My daughter is racing into her toddler years with an attitude surprisingly large for someone who barely tips the scales at twenty pounds. She still looks like my baby girl but then she stomps her foot and crosses her arms and I'm like, oh yeah, you grew up last night. My apologies for trying to buckle your sandals for you. I find this stage with her trying, and I'm disappointed in how much I am not enjoying it. I relished the first year of her life. The newborn stage, those tentative turns towards personhood, the way my babies look at me after I nurse them...I can barely stare in their bright eyes without crying. So I didn't expect to feel so roughed up by the second year of life. 

Clara is 19 months old and her language just doesn't match her will or her wants and as with most toddlers, this results in fits. I've never been a big fit thrower, even in adulthood; my talents fall more in line with manipulation and lying. The expressive tantrums of my girl act like a forcefield between us, and I often find myself drawing away, afraid of her emotions and reactions and the hidden needs that I cannot seem to satisfy. There is a certain darkness in this age that I cower from. I fear her dark places because they seem so out of reach, so exlusive and guarded in a way that I am unwilling to breach. And the other day was a bad one. After tugging with her over everything, constant tiny battles and war wounds I could barely count, in the midst of breast feeding my infant son and trying to remember to breathe or feed myself, I was done for. Exhausted to the core of me, I slumped to the floor. And I began to cry.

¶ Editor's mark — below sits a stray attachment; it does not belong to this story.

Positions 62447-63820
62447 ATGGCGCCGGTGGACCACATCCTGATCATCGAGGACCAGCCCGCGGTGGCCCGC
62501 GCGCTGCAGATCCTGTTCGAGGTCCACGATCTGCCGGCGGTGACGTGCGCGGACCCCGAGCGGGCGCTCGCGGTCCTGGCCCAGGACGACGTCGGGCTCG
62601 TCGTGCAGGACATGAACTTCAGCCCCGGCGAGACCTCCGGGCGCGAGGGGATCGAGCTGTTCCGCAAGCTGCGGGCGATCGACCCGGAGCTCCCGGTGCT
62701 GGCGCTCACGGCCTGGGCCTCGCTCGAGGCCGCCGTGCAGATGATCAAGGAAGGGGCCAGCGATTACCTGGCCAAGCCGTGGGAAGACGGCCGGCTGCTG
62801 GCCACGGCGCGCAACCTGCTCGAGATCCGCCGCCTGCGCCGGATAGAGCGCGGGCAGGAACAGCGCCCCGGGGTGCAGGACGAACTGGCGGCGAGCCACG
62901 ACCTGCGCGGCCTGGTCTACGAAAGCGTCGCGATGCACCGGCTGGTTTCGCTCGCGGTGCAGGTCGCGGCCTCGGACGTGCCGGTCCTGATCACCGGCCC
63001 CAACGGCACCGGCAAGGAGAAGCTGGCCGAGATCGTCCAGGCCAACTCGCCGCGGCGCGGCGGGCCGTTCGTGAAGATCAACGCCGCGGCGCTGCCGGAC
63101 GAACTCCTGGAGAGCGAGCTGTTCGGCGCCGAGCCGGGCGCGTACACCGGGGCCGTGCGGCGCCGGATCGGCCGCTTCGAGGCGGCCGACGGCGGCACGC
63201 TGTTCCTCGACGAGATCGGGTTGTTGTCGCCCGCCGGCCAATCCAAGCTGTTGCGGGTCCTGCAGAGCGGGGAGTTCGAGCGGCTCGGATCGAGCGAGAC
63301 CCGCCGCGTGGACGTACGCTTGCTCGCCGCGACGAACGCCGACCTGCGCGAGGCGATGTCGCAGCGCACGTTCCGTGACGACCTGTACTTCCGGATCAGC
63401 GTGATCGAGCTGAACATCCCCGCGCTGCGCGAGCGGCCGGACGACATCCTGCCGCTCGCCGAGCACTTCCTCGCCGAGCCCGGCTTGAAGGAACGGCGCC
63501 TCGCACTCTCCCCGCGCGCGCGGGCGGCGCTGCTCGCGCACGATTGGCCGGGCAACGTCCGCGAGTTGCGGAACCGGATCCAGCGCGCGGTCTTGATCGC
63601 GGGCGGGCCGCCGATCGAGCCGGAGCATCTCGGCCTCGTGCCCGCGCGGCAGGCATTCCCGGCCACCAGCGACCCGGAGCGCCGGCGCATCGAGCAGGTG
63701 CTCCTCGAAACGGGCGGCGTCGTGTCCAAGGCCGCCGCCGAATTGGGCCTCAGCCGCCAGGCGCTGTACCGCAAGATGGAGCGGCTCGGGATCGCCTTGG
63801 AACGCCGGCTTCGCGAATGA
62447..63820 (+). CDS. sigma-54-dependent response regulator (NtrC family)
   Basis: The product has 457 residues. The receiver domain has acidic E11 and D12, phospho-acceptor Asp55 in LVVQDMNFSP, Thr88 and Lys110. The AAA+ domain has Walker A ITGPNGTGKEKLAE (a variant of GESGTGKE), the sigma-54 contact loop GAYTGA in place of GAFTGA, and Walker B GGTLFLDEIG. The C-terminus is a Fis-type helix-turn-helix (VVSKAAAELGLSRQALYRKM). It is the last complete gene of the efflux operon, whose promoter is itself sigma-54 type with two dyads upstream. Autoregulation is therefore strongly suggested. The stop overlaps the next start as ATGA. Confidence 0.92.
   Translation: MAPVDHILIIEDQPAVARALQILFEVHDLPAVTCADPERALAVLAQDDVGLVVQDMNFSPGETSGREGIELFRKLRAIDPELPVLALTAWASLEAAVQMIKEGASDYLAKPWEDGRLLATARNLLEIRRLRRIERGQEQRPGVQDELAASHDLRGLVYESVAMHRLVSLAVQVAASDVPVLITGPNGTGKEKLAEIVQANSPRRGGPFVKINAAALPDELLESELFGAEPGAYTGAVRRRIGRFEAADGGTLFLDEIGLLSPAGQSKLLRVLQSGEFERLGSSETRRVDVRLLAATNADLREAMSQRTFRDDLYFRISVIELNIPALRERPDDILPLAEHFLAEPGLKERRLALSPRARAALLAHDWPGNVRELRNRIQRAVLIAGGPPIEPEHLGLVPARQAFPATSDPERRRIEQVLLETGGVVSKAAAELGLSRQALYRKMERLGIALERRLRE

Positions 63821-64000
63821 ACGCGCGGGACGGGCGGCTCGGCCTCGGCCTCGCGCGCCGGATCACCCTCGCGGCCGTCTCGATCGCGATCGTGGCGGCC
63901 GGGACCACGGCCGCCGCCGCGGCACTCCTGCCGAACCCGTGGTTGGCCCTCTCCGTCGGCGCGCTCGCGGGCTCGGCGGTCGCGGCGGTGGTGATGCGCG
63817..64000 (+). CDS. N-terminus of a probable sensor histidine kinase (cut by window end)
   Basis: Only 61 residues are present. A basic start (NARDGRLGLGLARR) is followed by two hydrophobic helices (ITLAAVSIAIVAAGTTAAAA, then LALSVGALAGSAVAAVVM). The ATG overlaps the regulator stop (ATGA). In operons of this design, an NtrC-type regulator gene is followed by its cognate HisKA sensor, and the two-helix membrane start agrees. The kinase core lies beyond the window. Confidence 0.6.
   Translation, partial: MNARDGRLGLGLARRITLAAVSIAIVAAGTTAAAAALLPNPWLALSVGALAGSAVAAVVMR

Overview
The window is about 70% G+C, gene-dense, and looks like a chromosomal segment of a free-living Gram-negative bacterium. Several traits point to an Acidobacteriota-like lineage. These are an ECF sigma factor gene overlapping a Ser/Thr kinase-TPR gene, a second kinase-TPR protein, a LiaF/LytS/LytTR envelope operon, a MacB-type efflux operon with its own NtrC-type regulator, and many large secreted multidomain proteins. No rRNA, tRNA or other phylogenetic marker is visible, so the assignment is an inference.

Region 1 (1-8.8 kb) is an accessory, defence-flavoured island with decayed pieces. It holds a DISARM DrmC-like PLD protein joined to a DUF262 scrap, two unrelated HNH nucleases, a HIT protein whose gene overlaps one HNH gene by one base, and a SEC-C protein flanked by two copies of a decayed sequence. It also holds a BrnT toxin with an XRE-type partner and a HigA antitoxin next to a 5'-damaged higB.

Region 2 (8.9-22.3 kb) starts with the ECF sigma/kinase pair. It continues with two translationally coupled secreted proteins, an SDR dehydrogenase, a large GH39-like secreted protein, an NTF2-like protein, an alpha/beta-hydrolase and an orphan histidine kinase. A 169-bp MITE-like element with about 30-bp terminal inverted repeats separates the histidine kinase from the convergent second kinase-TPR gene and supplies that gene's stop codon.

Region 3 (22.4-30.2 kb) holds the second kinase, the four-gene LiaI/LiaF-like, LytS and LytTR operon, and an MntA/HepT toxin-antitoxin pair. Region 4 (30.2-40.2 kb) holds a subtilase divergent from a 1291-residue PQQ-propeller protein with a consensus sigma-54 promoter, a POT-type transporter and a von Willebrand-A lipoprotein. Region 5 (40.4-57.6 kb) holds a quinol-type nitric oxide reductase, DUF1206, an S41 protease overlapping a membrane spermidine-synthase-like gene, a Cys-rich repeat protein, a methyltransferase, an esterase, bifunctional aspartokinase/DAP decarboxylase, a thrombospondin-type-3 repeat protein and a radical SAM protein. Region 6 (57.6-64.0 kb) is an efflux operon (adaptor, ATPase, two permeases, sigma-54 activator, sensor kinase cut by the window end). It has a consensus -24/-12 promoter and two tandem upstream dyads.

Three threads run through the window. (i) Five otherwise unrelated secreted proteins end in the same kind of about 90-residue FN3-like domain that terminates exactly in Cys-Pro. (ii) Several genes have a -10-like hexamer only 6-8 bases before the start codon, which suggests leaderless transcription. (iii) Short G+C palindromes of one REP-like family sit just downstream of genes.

I told God that I could not bear the weight of my children's souls. I could not bear the burden of their well-being and future and their tender vulnerable hearts for even one more minute. I knelt there, surrounded by dollies and blankies and the mess of making cookies because what else does one do on a day like that one? I cried a silent few tears of desperation. I heard Clara rattling around her play kitchen, and the soft whir of the swing where baby Sam watched me intently. I heard the rolling drips of rain water down the roof and through the gutters. I heard my own tired beating heart.